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On September 3, 2013, CareFusion voluntarily recalled its AVEA ventilators, and has recently issued an updated to its previously announced voluntary recall. The AVEA ventilator is designed to provide comprehensive critical care ventilation for patients ranging from small children to adults.
The voluntary recall was classified by the FDA as a Class 1 recall, which describes a situation where there is a reasonable probability of serious adverse health consequences or death associated with use of the defective units.
The underlying reason for the recall relates to barometric pressure sensor compensation when using the neonatal wye hot wire flow sensor. AVEA ventilators may experience an under-reporting of tidal volume if used in conjunction with the neonatal hot-wire flow sensor. Consequently, the patient may receive a higher than expected tidal volume. The error is apparently due to lack of barometric pressure sensor compensation.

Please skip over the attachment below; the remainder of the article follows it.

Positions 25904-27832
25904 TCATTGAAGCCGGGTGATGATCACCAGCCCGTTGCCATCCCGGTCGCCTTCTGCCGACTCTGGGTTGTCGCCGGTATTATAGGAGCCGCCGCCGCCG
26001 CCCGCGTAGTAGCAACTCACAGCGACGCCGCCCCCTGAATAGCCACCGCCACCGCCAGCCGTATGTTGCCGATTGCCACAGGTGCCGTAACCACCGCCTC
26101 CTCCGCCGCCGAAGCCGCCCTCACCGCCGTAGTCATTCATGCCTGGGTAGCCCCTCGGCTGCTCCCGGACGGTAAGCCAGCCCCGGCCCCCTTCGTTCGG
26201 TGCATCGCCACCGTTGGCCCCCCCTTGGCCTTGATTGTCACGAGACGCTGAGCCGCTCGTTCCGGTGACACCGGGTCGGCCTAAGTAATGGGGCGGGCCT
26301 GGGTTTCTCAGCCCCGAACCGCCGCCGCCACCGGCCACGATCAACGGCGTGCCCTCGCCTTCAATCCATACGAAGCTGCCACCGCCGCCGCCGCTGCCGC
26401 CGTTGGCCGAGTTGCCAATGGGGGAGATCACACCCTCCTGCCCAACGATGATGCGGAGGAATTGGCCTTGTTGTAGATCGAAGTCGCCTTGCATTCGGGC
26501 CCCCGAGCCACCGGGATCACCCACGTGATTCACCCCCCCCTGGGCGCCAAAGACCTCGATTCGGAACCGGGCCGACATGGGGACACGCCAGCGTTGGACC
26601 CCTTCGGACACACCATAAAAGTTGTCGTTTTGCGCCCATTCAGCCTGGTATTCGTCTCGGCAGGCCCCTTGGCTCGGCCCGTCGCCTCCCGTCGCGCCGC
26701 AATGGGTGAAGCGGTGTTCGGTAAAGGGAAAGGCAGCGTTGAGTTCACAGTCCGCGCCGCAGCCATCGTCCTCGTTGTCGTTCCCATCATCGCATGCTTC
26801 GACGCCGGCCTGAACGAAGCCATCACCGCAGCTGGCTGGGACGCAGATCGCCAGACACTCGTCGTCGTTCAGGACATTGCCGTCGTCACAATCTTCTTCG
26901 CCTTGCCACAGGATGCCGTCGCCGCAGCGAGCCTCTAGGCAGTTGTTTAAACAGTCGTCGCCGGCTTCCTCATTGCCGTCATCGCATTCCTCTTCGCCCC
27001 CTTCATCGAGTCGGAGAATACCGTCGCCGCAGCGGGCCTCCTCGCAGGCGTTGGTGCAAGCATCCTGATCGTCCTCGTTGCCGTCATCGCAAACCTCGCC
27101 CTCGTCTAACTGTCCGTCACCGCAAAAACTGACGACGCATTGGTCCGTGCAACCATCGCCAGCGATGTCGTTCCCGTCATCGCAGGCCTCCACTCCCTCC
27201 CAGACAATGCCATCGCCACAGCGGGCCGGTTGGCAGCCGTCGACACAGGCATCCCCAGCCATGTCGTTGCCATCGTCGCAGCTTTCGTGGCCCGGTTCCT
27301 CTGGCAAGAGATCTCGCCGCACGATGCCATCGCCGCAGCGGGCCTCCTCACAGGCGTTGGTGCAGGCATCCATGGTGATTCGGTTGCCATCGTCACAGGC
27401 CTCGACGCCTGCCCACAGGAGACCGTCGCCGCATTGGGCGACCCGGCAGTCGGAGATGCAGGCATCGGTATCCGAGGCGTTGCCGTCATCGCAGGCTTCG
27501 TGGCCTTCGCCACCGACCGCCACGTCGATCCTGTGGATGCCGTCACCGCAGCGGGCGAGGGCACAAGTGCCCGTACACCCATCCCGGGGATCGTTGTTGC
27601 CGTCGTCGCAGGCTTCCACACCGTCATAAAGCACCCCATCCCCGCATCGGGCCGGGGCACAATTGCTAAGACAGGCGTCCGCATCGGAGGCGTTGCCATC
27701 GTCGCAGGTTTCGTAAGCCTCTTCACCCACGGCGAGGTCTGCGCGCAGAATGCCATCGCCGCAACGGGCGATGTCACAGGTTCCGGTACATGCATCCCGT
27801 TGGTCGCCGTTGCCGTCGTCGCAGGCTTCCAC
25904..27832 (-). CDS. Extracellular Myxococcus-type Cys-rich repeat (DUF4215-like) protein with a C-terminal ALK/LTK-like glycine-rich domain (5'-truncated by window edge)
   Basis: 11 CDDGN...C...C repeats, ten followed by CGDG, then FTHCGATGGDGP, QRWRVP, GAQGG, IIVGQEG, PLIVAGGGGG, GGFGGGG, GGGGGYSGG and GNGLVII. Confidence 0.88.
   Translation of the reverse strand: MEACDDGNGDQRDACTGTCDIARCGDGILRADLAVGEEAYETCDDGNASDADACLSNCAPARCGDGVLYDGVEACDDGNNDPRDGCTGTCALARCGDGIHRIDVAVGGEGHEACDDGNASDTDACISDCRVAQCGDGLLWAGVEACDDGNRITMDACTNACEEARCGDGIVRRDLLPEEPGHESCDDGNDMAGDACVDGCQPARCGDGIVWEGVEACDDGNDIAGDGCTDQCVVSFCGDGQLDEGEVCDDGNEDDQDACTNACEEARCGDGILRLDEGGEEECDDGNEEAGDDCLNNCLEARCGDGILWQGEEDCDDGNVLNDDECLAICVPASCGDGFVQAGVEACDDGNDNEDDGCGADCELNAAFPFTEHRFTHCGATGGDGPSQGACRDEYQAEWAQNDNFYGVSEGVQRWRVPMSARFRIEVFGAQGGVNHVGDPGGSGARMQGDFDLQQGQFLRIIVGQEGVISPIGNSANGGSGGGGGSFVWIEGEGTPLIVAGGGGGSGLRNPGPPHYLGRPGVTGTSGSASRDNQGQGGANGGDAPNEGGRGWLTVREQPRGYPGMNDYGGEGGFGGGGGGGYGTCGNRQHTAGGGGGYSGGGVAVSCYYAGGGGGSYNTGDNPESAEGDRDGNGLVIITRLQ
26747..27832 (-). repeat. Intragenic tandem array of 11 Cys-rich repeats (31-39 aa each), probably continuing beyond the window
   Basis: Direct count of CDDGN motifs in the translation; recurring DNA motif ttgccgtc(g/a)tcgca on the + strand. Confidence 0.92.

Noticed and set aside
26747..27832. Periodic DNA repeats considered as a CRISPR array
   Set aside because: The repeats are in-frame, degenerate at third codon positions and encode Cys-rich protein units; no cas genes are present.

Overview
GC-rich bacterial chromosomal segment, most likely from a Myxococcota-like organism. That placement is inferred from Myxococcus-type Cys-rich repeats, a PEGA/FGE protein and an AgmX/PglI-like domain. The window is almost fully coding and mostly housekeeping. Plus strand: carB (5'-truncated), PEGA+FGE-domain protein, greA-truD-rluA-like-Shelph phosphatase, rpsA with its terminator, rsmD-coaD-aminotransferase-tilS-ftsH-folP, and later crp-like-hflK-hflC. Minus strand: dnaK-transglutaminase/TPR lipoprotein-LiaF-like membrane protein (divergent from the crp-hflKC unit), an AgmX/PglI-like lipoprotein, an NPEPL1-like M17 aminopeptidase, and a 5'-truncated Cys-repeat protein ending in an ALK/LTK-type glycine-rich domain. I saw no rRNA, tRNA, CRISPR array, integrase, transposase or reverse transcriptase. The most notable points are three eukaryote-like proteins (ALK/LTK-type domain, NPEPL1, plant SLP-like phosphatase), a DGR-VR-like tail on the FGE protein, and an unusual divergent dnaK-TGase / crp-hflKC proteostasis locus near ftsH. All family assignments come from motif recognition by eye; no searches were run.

The impact of the defect is not felt equally in all geographic areas. Although all AVEA are subject to the voluntary recall, hospitals in locations at high elevations (higher than 5,000 feet above sea level) that are using the AVEA ventilator in the neonatal patient care setting are at greatest risk of this error. The level of underreporting between displayed flow and actual flow increases proportionately with altitude.
CareFusion has received five complaints from a facility that was operating in the neonatal patient care settings and was located higher than 5,000 feet above sea level. No injuries have been directly attributed to this issue.
CareFusion issued the following instructions to its customers. Although CareFusion does not require the return of the devices, it advises its customers in locations higher than 5,000 feet above sea level using the AVEA ventilator in neonatal patient care settings with a wye hot wire flow sensor to take one of the following actions: